Randolph caldecott medal


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Randolph caldecott medal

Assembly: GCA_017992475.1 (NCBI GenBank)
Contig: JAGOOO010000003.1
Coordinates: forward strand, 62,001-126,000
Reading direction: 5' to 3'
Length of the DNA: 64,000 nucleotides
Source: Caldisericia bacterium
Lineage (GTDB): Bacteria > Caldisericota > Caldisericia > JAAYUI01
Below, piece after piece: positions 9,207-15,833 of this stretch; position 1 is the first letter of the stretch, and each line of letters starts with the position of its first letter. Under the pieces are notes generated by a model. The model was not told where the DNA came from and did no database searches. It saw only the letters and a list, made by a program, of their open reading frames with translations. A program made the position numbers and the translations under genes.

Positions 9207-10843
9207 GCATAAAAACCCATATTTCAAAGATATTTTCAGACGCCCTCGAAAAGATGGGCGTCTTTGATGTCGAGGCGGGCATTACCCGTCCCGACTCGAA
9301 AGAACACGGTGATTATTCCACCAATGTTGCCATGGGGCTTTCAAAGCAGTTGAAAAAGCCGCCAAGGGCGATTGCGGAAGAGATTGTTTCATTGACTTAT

1. 1. RANDOLPH CALDECOTT MEDAL<br />righttop<br />Randolph Caldecott (1846-1886)<br />Randolph Caldecott, Walter Crane, and Kate Greenaway form a trio of late Victorian illustrators, who brought the level of British children’s picture books to an unprecedented level of creative and artistic excellence. Born in Chester, England, Caldecott incorporated this predominantly rural locale, the people, buildings and animals as subjects for his picture books. Each of the illustrators had distinctively different styles and forms of expression. All three individuals have a similar style however their means of expression differ. Crane’s work reflect a formal, regulated line without flexibility. Greenaway lacked the playful, humorous side to her visual stories. Caldecott images have a rhythmic line capable of movement and energy. His highly detailed illustrations reveals a story words couldn’t tell, the word nor the illustration dominate one or the other. Harmony of both elevated the communication quality of the book. A friend of Caldecott, Fredrick Locker-Lampson said, “It seems to me that Caldecott’s art was of a quality that appears once in a century. It had delightful characteristics most happily blended. He had a delicate fancy, and humor was racy as it was refined. He had a keen sense of beauty and to sum up all, he had charm.” <br />Fifty two years following Caldecott’s death, Mr. Frederick Melcher proposed a medal awarded yearly to the finest American illustrator of children’s picture books. It was adopted the following year and the initial award was made in 1938 to ANIMALS OF THE BIBLE, illustrated by Dorothy Lathrop.<br />HISTORY OF THE CALDECOTT MEDAL<br />The Caldecott Medal is a product from the Newbery Medal which is awarded yearly for the most distinguished American children’s books published the previous year. The Newbery Medal was instituted in 1922, awarding,” STORY OF MANKIND” authored by Hendrik Willem van Loon the first medal. Within fifteen years people felt artists creating picture books for children were deserving of a unique honor acknowledging their creative efforts. In 1937 Fredric Melcher proposed a second such medal. The Caldecott Medal “shall be awarded to the artist of the most distinguished American Picture Book for Children published in the United States during the previous year. The award shall go to the artist, who must be a citizen or resident of the United States, whether or not he be the author of the text. Members of the Newbery Committee will serve as judges. If a book of the year is nominated for both the Newbery and Caldecott Awards the committee shall decide under which heading it shall be voted upon, so that the same title shall not be considered on both ballots.” In 1977 the Board of Directors of the Association for Library Service to children rescinded the final part of the 1937 action. Approved was “any book published in the preceding year shall be eligible to be considered for either award or both awards.” 1980, separate committees have since selected the Newbery and Caldecott medalists.<br />In addition to the award winners of both the Caldecott and Newbery Medals a number of books were cited by the selection committees as worthy of recognition. Prior to 1971 they were termed “runners up”. It was decided to retroactively label this group of books, from the inception of the awards as “honor books”.<br />ANALYZING THE ILLUSTRATIONS<br />PRINCIPLES OF ILLUSTRATION AND DESIGN<br />UNITY<br />Unity incorporates the elements and principles into an integrated image. Therefore a harmony or congruity exists between all the elements in an artwork or illustration. Early in the 20th century a great deal of attention and scholarly research was conducted in the area of visual perception, especially during the advent of education reform and book illustration in general. Research regarding children’s’ visual perception reveals some general characteristics: children tend to group or choose objects of similar characteristics (be it line, shape, color, texture, etc.).The brain tends to relate and group objects of similar shapes; size relationships between shapes command attention; children often perceive or organize negative (empty spaces) as shapes similar to positive shapes; of all the elements related to the creative visual process, children like all humans are most responsive to COLOR.<br />PRINCIPLES FOR CREATING UNITY<br /> PROXIMITY<br />PROXIMITY: The process of making separate elements look as if they belong together; arranging or placing them close together.<br /> REPETITION<br />REPETITION: As the term implies, something simply repeats in various parts of the illustration to relate or pull the differing parts together. Any number of the elements can be incorporated to achieve unity.<br /> CONTINUATION<br />CONTINUATION: This is a much more subtle device as well as impressive than either proximity, or repetition. Continuation implies something, usually a line, an edge, or implied direction which continues eye movement one to another. The viewer’s eye travels smoothly from one implied line or edge along to another.<br /> CONTINUITY<br />CONTINUITY: Continuation is the planned arrangement of various forms so that their edges are lined up, hence the flow of the eye continues, one to another within the illustration. The task changes however, when there are multiple units (text or words and illustration(s)), now the job is to create a unified design within that particular page and then page to page in a series, which eventually becomes the book. Innovation of design becomes primary to visual success.<br /> VARIETY<br />VARIETY: When there is an obvious, underlying feeling of unity, by employing variations within the design enliven the pattern. Sometimes it is employed to create a picture puzzle; a search for the focal point (a “where’s Waldo” phenomenon). Variety stimulates one’s curiosity to solve the visual problem.<br />PRINCIPLES OF BALANCE<br /> BALANCE<br />DEFINITION: Balance is a type of equal distribution of visual weight using the elements and principles of design; fundamentally, it is a universal aim of composition. The vast majority of pictures we see have been consciously balanced by the artist. At times an artist may, because of a particular theme or topic. Expressly desires that a picture raise an uneasy, disquieting visual response by the young viewer.<br /> SYMMETRIC BALANCE<br />SYMMETRICAL BALANCE: It is the simplest type of balance, both to create and recognize. It is not often used in children’s picture books because of its formal visual qualities. It is in effect, a mirror image of one side of the picture with another: it is the most static visual form of balance. <br /> ASYMMETRIC BALANCE<br />ASYMMETRICAL BALANCE: This type of balance is achieved with dissimilar objects that have equal visual weight or equal eye attraction. There is a children’s riddle which fittingly applies to asymmetric balance. “Which weighs more, a pound of feathers or a pound of lead?” Both weigh a pound, but the amount and mass of each vary dramatically.<br /> BALANCE BY SHAPE AND COLOR <br />This type of informal balance is much more engaging to all ages, but the attraction of this type of balance impact children especially when the artist makes large use of shape, value and color.<br /> BALANCE BY USE OF POSITION<br />Balance through the use of POSITION is the most widely used balance principle in picture books. An example of this comes from a physics principle: If two items of unequal weight can be brought to equilibrium by moving the heavier inward toward the fulcrum. With design, a large item like shape or dominant color like red would have a place closer to the center of the composition and the smaller shapes or lighter colors have placement in outer areas of the picture plane. This particular type of balance lends an unusual, unexpected quality to the composition. The visual effect not only appears casual and unplanned, but also can make the composition see, at first glance, to be in imbalance (thus creating visual tension or interest).<br /> RHYTHM OR MOVEMENT<br />PRINCIPLE OF RHYTHM<br />A term most often associated with music, writing, and dance rhythm is also important to illustration or design. It refers to the movement of the viewer’s eye throughout the picture plane. This is produced by recurrent motifs (shapes, lines, colors, textures, values) providing the repetition inherent in the idea of rhythm. It has to be regarded as visual energy required tor the success of a quality children’s picture book.<br />ELEMENTS OF DESIGN<br />ACTUAL LINE IMPLIED LINE <br /> PSYCHIC LINE<br />LINE AND SHAPE<br />Line describes shape, and by the shape we recognize objects. There are three fundamental types of line: ACTUAL, which is what the word implies; IMPLIED, An invisible line created by positioning a series of points in order to compel the eye to connect them and thus create movement across the picture plane; PSYCHIC, a mental connection between two points or elements. This occurs when a figure is pointing or looking in a certain direction which causes the eye to follow towards the intended focus. Lines can create shapes which are NATURAL, which people call “realism”. Lines can also create shapes that create degrees of DISTORTION. The illustrator chooses to disregard the shapes and forms found in nature, opting to purposely changing or exaggerating them for the benefit of heightened visual effect or expression.<br /> NATURAL DISTORTION<br /> RECTILINEAR<br /> CURVILINEAR<br />Shapes are defined as having two basic forms: RECTILINEAR, well designed geometric shapes (sharp, formal, somewhat rigid or static) and; CURVILINEAR, natural fluid lines reflecting the soft flowing shapes most often found in nature. Children’s picture books most often reflect a complementation of both of these types of shapes.<br />POSITIVE and NEGATIVE SHAPES are central to the design in picture books. Design themes and purposes vary, but some integration or balance between positive (solid shapes) and negative shapes (empty space) is generally thought desirable. Children often respond directly when there is a conscious effort by the illustrator to employ both in an obvious way.<br />TEXTURE<br /> <br />VISUAL TEXTURE TACTILE TEXTURE<br /> Texture refers to the surface quality of objects. Even when we do not actually feel an object, our memory provides a sensory reaction or sensation of touch. Once again, children readily react to this element and in recent decades the use of texture becomes more prominent in all picture books.<br />ILLUSION OF SPACE<br />The picture plane becomes a “window” into a simulated three-dimensional world created by the illustrator. Many artists have studied this problem of presenting a visual illusion of space and depth. Several devices have been used. The often used devices in children’s picture books are in order of use: SIZE; OVERLAPPING; LINEAR PERSPECTIVE; ONE POINT AND MULTI POINT PERSPECTIVE; AMPLIFIED PERSPECTIVE; and AERIAL PERSPECTIVE.<br />SIZE RELATIONSHIPS is the easiest way to create an illusion of space or distance. We observe the visual phenomenon that objects, as they get farther away, appear to become smaller. Children immediately identify the relative sizes of the various elements and understand the space that is suggested.<br /> SIZE<br />OVERLAPPING uses shapes which hide a part of another because it is on top of or in front of the other. A sense of spatial recession therefore is implied and understood. This device is especially important to use in picture books for the very young. <br /> OVERLAPPING<br />LINEAR PERSPECTIVE begins with the placement of a horizontal line, the “horizon,” that corresponds to the eye level of the artist. On this line are located the needed number of vanishing points to which lines or edges will be directed. It may seem that working by a “formula” such as linear perspective provides would lead to a certain sameness and monotony in pictures. To the contrary, the illustrator’s choice in the placement of the horizon and vanishing points is almost limitless.<br /> LINEAR<br />ONE POINT PERSPECTIVE is the simplest type of linear perspective. A single point has been placed on the horizon line, and all the lines of objects at right angles to the plane of the page converge toward that point.<br />TWO POINT and MULTI- POINT PERSPECTIVE appears to children as more natural and lifelike. Instead of all lines from a shape (architecture for example) converging to one point on the horizon they recede toward two points at opposing ends of the horizon line. MULTI-POINT PERSPECTIVE departs from the two point perspective by employing objects each with separate vanishing points while remaining on the same horizon line. The use of this type of perspective remains the most natural looking of all the perspectives.<br />AMPLIFIED PERSPECTIVE introduces a dramatic, dynamic quality into illustrations. Shapes are greatly foreshortened as it recedes into space. The visual image appears in a unique view that accelerates the illusion of space. An advantage of amplified perspective is that the viewer’s eye is pulled quickly into the picture.<br /> AMPLIFIED PERSPECTIVE<br />AERIAL OR ATMOSPHERIC PERSPECTIVE occurs when the perception of less distinct contours and value contrasts as forms recede into the background. Colors appear to be washed out in the distance or take on the color of the atmosphere. This device is often used to encourage a child’s imagination to take over.<br />VALUE<br />Is simply an art term for light and dark. It is the relative lightness and darkness of objects and space. Defining the realistic volume of a shape is an important function of value. Within the illustration value patterns (lights and darks) are established which often create visual movement of the eye throughout the illustration. All colors and neutral hues have a value quotient (for example; yellow is the lightest hue in the spectrum and purple conversely the darkest).<br />COLOR<br />Color is the final but perhaps the most important element used by the illustrator to narrate visual story. As humans we are primarily given and react to color in whatever shape or form. For children color gives energy and excitement to the images on the picture page. To understand the complex nature of color is an issue for another time. It is however critical that the illustrator be knowledgeable about all facets of color applications within his illustrations.<br /> <br /> COLOR<br />A QUICK VIEW OF THE 2000’s<br />Creative innovation with mixed media and respective techniques continue.<br />Pictorial simplification continues toward a conservative approach.<br /> A flat pictorial “space” predominates.<br />Historical narratives and children’s tales are predominant themes (reflection of conservatism).<br />Well designed conservatism continues through this decade (simple elegance).<br />Value contrast and “emotional” use of color are primary elements used to communicate the narrative.<br />Continuity of page, book design become more creative in the 2000’s.<br /> <br /> CONCLUSIONS<br />All conclusions can be based on historical/political events, economics, technology, societal events, and common attitudes.<br />Illustrators will always continue to explore traditional and nontraditional media and techniques.<br />Illustrator’s vision is fueled by creativity and the challenge to communicate something fresh and original.<br />As readers of these picture books, we will always find them entertaining, engaging, and timeless. They will invite us young and old to our powers of imagination.<br />Medal books will always arouse conversation and sometimes controversy.<br />The Medal Award on a yearly basis is a continuous reminder of the importance of picture book illustration to our children and sets a standard of quality for all picture books.<br /> <br />